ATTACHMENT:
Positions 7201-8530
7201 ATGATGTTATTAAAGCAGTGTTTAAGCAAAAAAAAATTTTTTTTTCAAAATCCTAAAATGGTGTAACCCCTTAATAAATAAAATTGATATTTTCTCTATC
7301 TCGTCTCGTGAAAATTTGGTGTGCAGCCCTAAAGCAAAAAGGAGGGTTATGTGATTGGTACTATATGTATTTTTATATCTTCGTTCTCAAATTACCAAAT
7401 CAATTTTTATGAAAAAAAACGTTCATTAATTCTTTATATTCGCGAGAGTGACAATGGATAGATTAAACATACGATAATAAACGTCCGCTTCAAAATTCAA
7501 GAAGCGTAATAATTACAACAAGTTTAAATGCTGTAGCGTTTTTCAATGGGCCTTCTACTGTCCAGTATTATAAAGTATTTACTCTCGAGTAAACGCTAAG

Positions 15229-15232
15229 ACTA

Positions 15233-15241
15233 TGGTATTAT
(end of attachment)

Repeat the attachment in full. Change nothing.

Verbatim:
Positions 7201-8530
7201 ATGATGTTATTAAAGCAGTGTTTAAGCAAAAAAAAATTTTTTTTTCAAAATCCTAAAATGGTGTAACCCCTTAATAAATAAAATTGATATTTTCTCTATC
7301 TCGTCTCGTGAAAATTTGGTGTGCAGCCCTAAAGCAAAAAGGAGGGTTATGTGATTGGTACTATATGTATTTTTATATCTTCGTTCTCAAATTACCAAAT
7401 CAATTTTTATGAAAAAAAACGTTCATTAATTCTTTATATTCGCGAGAGTGACAATGGATAGATTAAACATACGATAATAAACGTCCGCTTCAAAATTCAA
7501 GAAGCGTAATAATTACAACAAGTTTAAATGCTGTAGCGTTTTTCAATGGGCCTTCTACTGTCCAGTATTATAAAGTATTTACTCTCGAGTAAACGCTAAG

Positions 15229-15232
15229 ACTA

Positions 15233-15241
15233 TGGTATTAT